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Storytellers Provide Vivid Accounts of Transfer Day Era

March 20, 2007 – Schoolchildren from around the island came to Buddhoe Park to hear storytellers tell their tales and for some to tell their own stories or read historical documents at the "Passing of the Torch" storytelling event Tuesday morning.
The park was draped with madras, and students gathered in small groups under the vendor shanties listening to presentations. Public television and Channel 2 cameras were there recording everything.
It was one of a series of events commemorating both the 90th anniversary of the first Transfer Day, when the Virgin Islands was transferred from Denmark to the United States, and USVI-Denmark month.
The original Transfer Day occurred on March 31, 1917, at 4 p.m.
Along with historians, teachers and others with stories to tell, veteran Crucian educators and cultural icons Eulalie Rivera and Delta Dorsch were there, talking about life in the days around the 1917 transfer and telling old traditional stories.
“If you want true history, talk to these two beautiful ladies. They can tell you about way back,” said St. Croix Administrator Pedro Encarnacion, who helped to announce and to organize the event.
“We knew back then it takes a village to raise a child — and we knew that long before there was a saying,” said Dorsch before telling the schoolchildren a traditional Caribbean Bernansi tale. Bernansi is another name for the West African folk character Anansi.
“I came up in the Bernansi era, so let me tell it,” said Dorsch.
“There was no radio, no television, none of these computers and computer games then. In the evening under a beautiful moon the community would come together by a tree and tell stories. And some of the stories went on forever. This is how it is with the story of Bernansi,” said Dorsch.
“Bernansi could be a human or a spider. He could be anything at all by just altering how he looked. Whatever his form, he would always try to stir up trouble among people. There are many stories about Bernansi. This one is about Bernansi and the hurricane,” said Dorsch as she began her instructive fable about being ready when a hurricane comes.
After Dorsch's tale, Rivera, pointing between the Buddhoe Park bandstand and Fort Frederik, said, “On Transfer Day I was standing somewhere over there.”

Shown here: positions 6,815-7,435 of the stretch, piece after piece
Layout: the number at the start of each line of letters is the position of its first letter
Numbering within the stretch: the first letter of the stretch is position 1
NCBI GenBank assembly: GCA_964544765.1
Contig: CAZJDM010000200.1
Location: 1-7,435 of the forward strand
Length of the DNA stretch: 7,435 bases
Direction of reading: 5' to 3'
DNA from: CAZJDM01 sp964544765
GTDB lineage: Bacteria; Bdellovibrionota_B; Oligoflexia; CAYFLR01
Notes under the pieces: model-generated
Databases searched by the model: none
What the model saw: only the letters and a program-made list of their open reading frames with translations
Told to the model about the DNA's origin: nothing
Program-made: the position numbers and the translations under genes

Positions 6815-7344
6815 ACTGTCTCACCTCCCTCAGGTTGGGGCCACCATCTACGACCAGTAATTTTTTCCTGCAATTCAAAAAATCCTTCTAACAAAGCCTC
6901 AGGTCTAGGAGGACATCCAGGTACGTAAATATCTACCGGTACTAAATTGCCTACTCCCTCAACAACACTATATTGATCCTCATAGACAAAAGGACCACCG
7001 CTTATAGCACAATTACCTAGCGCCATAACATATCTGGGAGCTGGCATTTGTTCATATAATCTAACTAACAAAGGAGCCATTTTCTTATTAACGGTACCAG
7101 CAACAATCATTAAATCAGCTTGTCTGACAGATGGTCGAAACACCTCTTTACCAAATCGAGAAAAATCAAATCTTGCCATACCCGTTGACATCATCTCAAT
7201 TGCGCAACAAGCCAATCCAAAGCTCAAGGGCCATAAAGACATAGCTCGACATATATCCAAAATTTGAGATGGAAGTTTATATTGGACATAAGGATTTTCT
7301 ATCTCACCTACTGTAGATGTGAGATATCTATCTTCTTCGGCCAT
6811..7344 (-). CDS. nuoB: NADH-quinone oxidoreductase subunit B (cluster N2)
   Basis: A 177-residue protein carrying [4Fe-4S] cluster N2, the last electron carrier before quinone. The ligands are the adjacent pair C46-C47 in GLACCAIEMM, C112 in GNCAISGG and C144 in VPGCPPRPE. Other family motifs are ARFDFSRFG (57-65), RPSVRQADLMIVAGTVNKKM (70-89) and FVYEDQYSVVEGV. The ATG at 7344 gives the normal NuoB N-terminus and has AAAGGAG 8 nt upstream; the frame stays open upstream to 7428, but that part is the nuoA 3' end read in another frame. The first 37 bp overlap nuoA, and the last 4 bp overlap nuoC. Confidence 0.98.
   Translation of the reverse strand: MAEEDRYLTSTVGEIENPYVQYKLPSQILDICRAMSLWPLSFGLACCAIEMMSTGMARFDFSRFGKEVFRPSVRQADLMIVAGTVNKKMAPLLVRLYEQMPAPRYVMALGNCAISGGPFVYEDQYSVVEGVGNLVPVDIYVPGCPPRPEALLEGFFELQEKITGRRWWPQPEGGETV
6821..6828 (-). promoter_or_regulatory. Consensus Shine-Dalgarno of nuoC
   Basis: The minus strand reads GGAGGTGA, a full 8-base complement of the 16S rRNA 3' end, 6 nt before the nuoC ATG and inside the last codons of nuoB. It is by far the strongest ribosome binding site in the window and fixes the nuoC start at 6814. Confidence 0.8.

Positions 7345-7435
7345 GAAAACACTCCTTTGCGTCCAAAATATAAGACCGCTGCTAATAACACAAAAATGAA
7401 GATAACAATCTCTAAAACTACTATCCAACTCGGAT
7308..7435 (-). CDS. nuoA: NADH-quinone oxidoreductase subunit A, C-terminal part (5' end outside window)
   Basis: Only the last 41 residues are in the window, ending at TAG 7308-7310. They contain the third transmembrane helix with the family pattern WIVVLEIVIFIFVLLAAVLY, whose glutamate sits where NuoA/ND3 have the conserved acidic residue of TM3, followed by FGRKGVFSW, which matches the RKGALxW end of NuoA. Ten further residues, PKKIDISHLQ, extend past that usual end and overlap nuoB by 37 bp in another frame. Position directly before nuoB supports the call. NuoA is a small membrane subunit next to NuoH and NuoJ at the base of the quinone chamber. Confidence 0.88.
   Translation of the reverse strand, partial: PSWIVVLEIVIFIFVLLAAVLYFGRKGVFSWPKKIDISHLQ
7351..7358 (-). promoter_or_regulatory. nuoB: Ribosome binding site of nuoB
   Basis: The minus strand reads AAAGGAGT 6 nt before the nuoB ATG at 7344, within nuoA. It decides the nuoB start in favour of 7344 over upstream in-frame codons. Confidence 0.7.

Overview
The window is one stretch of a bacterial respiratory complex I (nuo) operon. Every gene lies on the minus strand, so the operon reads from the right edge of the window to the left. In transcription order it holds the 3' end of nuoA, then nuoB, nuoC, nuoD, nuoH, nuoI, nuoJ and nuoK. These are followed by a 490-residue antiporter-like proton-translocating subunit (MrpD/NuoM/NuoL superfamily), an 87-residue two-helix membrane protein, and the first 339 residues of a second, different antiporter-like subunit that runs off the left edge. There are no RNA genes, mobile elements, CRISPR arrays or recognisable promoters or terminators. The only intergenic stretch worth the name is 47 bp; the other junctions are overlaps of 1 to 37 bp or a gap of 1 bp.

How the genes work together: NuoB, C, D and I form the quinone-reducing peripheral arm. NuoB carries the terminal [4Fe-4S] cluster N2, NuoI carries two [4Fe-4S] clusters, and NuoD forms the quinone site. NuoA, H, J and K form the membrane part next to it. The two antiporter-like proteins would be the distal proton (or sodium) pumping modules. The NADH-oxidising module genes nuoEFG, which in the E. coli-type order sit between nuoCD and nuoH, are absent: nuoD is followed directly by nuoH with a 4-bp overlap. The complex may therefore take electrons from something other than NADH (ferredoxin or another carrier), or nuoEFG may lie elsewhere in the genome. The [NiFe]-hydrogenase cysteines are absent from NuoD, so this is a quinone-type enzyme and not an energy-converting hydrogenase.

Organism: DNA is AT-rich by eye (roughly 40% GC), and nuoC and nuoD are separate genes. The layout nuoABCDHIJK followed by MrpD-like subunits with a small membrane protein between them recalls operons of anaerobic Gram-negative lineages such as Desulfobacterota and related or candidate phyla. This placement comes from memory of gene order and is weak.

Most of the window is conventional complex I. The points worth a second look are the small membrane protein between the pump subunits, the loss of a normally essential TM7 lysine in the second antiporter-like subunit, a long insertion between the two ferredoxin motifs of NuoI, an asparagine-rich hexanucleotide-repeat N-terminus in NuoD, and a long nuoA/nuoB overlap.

“People were lined up here, with groups up and down the sides and there were flags out everywhere. A man came by singing and waving his arms around and I saw another man come and knock him down,” said Rivera, who was nine years old in March of 1917.
Later, Tahirah Abubakr led the children singing an old Caribbean song called "Afou Yeke." The song is in an old African creole. Abubakr sang the chorus for the children to imitate, then once she had them repeating the chorus, she sang the lead or solo with the children’s singing as backup or rhythm. The harmonious sounds pulled to mind songs one might here in some ancient West African village.
Local author Edgar Lake said this year’s commemoration is on a grander scale. “Because this is the 90th Transfer Day, it is much bigger than most in the past. This the largest you’ll see until the 100th anniversary,” said Lake.
Teachers and historians recounted the political history of the transfer and quizzed students about notable Virgin Islanders in history. At the end of the event, madras-clad Pearl B. Larsen students demonstrated a fine quadrille. Then the complex process of gathering all the children and getting them fed and back to school began.
There are still a number of cultural and historical events occurring in the lead-up to Transfer Day. Here is the remaining schedule of commemorative events.
March 21 — Lunch in the Garden: Leonard Dober, Ulla Muller and Gladys Abraham elementary schools, noon, Emancipation Garden.
March 23 — Quadrille Dance, 9 p.m. to 1 a.m., Custom House, Frederiksted.
March 24 — Sunset Cultural Showcase: Superior Court Rising Stars Youth Steel Orchestra, 5 to 7 p.m., Emancipation Garden.
March 26 — The Vaedderen Galathea 3 arrives at Ann Abramson Pier, 8 a.m., Frederiksted.
March 27 — Public Concert, 7 to 9 p.m., Cruz Bay, St. John, bandstand.
March 28 — Lunch in the Garden: Ivanna Eudora Kean High, noon to 1 p.m., Emancipation Garden.
March 29 — Society of Caribbean Artists (SOCA) organizational launch, 5 to 8 p.m., Fort Frederik Museum.
March 30 — Quelbe-Quadrille Evening with: St. Croix Educational Complex Quelbe Band, Native Rhythm Band, Lockhart Elementary Quadrille Dancers, Mungo Niles Cultural Dancers and the St. Thomas Heritage Dancers, 5 to 9 p.m., Emancipation Garden.
March 31 — Transfer Day Ceremonies: 10 a.m. Lawaetz Museum, St. Croix; 3 p.m. V.I. Capitol grounds, St. Thomas. Jungle Band and Milo's Kings will play at 5:30 p.m. at Emancipation Garden.